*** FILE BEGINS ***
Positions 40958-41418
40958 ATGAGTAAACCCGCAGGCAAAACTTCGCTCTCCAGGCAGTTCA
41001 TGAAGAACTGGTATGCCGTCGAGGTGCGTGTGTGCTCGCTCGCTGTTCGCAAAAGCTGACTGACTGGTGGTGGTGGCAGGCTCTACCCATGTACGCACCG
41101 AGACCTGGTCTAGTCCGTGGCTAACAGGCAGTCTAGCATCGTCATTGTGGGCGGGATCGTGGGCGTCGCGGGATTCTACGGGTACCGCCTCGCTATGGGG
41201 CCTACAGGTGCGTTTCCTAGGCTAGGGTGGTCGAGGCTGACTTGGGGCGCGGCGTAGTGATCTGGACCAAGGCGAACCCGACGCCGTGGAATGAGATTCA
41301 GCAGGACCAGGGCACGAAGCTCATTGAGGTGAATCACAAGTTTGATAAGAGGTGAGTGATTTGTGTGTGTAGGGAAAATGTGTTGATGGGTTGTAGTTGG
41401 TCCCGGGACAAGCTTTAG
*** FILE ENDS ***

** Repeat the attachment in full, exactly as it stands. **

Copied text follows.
Positions 40958-41418
40958 ATGAGTAAACCCGCAGGCAAAACTTCGCTCTCCAGGCAGTTCA
41001 TGAAGAACTGGTATGCCGTCGAGGTGCGTGTGTGCTCGCTCGCTGTTCGCAAAAGCTGACTGACTGGTGGTGGTGGCAGGCTCTACCCATGTACGCACCG
41101 AGACCTGGTCTAGTCCGTGGCTAACAGGCAGTCTAGCATCGTCATTGTGGGCGGGATCGTGGGCGTCGCGGGATTCTACGGGTACCGCCTCGCTATGGGG
41201 CCTACAGGTGCGTTTCCTAGGCTAGGGTGGTCGAGGCTGACTTGGGGCGCGGCGTAGTGATCTGGACCAAGGCGAACCCGACGCCGTGGAATGAGATTCA
41301 GCAGGACCAGGGCACGAAGCTCATTGAGGTGAATCACAAGTTTGATAAGAGGTGAGTGATTTGTGTGTGTAGGGAAAATGTGTTGATGGGTTGTAGTTGG
41401 TCCCGGGACAAGCTTTAG